Some regions of the United States, particularly the Northeast, are poised to experience up to a 30% decline in college enrollment by the end of 2029 because of the declining college-age population, and it’s time for higher education to plan for this inevitable future. Back in 2008, the birthrate in America took a steep decline, and many attributed this to the Great Recession and the economy. Since that time, and until the COVID-19 pandemic took its toll on the United States, the economy has had steady growth, but the birthrate has not returned to prior levels. Now, without major changes to how colleges and universities recruit and retain students, enrollment numbers will continue to decline.
Not all colleges and universities will see a decline in student applications and enrollment; some areas including mountain states and the Southwest will see increases. While large schools with recognizable brands may continue to enjoy positive enrollment numbers, smaller schools will suffer greatly. Regional bachelor’s institutions are poised to lose nearly 11% of their students by 2029.
In 2020, the average in-state tuition was just over $10,000 for in-state students, and just under $16,000 for out-of-state students. For medium sized college campus of 5,000 students, losing 11% of its student body is the equivalent of $5.5 million in lost revenue every year.
The unfortunate reality is this is already baked in. There is not going to be an increase in available 18-year-old students walking onto campus over the next several years, and it’s not looking better after the decline in births due to COVID-19. So, higher education is going to have to look for alternative methods to increase enrollment numbers, and do it quickly.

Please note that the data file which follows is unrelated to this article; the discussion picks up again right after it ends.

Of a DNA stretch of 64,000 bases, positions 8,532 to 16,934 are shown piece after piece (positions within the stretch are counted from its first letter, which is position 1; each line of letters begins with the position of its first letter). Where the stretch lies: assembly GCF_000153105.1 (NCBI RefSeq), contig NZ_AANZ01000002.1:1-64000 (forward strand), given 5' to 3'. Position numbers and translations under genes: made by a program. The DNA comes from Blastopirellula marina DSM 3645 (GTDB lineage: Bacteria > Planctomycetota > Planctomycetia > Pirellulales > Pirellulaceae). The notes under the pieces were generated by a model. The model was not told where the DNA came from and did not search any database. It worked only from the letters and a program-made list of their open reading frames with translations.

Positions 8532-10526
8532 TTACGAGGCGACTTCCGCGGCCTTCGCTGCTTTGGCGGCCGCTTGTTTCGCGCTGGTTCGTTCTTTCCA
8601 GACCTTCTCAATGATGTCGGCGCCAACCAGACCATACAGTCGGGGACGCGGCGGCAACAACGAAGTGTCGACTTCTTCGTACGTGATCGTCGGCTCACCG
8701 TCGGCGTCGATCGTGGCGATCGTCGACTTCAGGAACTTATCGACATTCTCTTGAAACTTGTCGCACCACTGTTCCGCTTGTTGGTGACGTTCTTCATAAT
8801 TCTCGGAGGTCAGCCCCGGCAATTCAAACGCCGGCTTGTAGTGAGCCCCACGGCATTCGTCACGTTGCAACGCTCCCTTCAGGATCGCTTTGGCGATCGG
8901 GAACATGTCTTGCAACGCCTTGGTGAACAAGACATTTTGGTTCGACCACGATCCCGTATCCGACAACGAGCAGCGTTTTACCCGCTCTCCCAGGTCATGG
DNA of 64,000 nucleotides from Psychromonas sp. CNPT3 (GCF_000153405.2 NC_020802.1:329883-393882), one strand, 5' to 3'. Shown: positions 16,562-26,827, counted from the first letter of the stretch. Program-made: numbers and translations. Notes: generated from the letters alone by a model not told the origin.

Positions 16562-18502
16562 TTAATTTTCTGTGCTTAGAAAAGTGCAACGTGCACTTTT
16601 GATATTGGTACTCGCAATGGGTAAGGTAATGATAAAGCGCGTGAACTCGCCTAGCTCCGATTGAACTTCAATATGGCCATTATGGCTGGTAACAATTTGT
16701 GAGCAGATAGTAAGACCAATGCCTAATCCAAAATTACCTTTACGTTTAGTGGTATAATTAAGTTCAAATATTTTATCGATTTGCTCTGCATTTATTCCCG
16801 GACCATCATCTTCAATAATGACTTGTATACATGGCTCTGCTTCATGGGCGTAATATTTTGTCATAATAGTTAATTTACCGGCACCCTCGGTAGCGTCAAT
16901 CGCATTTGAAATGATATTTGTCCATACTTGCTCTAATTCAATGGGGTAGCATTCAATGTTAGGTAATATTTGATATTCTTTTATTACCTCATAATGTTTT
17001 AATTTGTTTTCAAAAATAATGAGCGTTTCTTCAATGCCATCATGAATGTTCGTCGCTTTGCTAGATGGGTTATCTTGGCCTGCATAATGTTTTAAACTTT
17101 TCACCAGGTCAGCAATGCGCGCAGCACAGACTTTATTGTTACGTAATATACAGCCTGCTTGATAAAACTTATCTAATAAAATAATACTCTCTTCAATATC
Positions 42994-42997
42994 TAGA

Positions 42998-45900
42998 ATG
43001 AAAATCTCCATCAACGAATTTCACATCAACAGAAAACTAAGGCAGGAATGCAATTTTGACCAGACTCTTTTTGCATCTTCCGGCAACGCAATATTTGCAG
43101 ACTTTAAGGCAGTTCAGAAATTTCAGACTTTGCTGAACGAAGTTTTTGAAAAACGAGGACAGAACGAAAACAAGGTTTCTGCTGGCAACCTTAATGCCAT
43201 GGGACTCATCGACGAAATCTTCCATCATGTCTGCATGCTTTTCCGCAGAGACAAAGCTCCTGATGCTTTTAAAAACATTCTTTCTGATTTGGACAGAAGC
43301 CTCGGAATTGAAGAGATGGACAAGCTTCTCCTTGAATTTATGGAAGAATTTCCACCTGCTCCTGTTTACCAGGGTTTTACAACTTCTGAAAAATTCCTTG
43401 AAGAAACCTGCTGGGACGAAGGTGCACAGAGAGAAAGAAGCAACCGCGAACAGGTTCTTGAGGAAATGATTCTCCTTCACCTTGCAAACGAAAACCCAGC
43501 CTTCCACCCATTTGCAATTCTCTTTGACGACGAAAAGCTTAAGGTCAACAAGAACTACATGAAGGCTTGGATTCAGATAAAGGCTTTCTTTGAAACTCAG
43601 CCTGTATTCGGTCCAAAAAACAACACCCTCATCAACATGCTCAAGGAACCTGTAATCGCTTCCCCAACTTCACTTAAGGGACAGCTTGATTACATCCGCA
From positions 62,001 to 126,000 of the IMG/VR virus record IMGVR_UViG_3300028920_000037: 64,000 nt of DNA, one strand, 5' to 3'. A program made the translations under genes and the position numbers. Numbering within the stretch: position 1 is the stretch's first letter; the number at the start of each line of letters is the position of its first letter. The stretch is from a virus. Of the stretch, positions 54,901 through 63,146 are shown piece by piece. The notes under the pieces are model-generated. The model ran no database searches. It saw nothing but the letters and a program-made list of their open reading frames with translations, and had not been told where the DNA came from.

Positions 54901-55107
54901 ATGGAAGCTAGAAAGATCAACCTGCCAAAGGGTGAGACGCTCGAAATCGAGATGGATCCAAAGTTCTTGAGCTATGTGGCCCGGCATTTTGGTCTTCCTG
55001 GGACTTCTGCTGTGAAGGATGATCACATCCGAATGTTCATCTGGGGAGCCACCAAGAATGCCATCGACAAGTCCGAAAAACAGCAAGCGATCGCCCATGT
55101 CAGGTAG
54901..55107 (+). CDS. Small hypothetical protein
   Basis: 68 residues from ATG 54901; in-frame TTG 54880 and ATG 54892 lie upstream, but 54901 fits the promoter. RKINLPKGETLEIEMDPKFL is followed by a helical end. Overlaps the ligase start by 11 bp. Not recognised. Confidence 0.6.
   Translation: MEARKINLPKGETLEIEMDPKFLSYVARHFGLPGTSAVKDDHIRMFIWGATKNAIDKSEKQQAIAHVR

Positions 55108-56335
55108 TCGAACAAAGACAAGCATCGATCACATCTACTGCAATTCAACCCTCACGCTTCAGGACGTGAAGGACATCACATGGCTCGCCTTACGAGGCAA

Prior to 2019, if a student was enrolled in classes for the upcoming semester, they were “untouchable” by other institutions; no other colleges or universities could contact that student or continue to do promotional outreach of any kind.
After the National Association for College Admission Counseling (NACAC) decided to make changes to their Code of Ethics and Professional Practice (CEPP) and bylaws, this limitation has been removed, and students can now be recruited by other schools indefinitely.
So not only are institutions trying to enroll and retain students from an ever-shrinking pool, but they also no longer have the protections they have enjoyed in the past. Students getting poached in the middle of the summer, or even in the middle of the semester, will continue to be an issue for institutions to overcome.
As technology continues to advance, higher education institutions should follow the lead. This may include switching from email as the main form of communication to text messaging. To the younger generation, texting and chat have become the preferred method of communicating in real-time.
The gap will only continue to grow as each new generation comes and goes, but for the current Generation Z, where a majority are still in high school, their main form of communication is chatting and texting from their cell phones, not opening and responding to emails.
It’s clear the Gen Z students don’t want to talk over the phone or schedule their own appointments and would rather receive communication through text messages. This begs the question; how could recruiting and admissions staff manage to engage with thousands of potential students via text without some sort of intelligent automation to help?
One of the fastest growing technologies used by higher education in 2021 continues to be artificial intelligence (AI) chatbots. As the population of students continue to decline over the coming years, institutions are going to need to be able to communicate with all their potential applicants instantly, and during hours where school staff are not at work (but at times when students are researching schools or able to engage).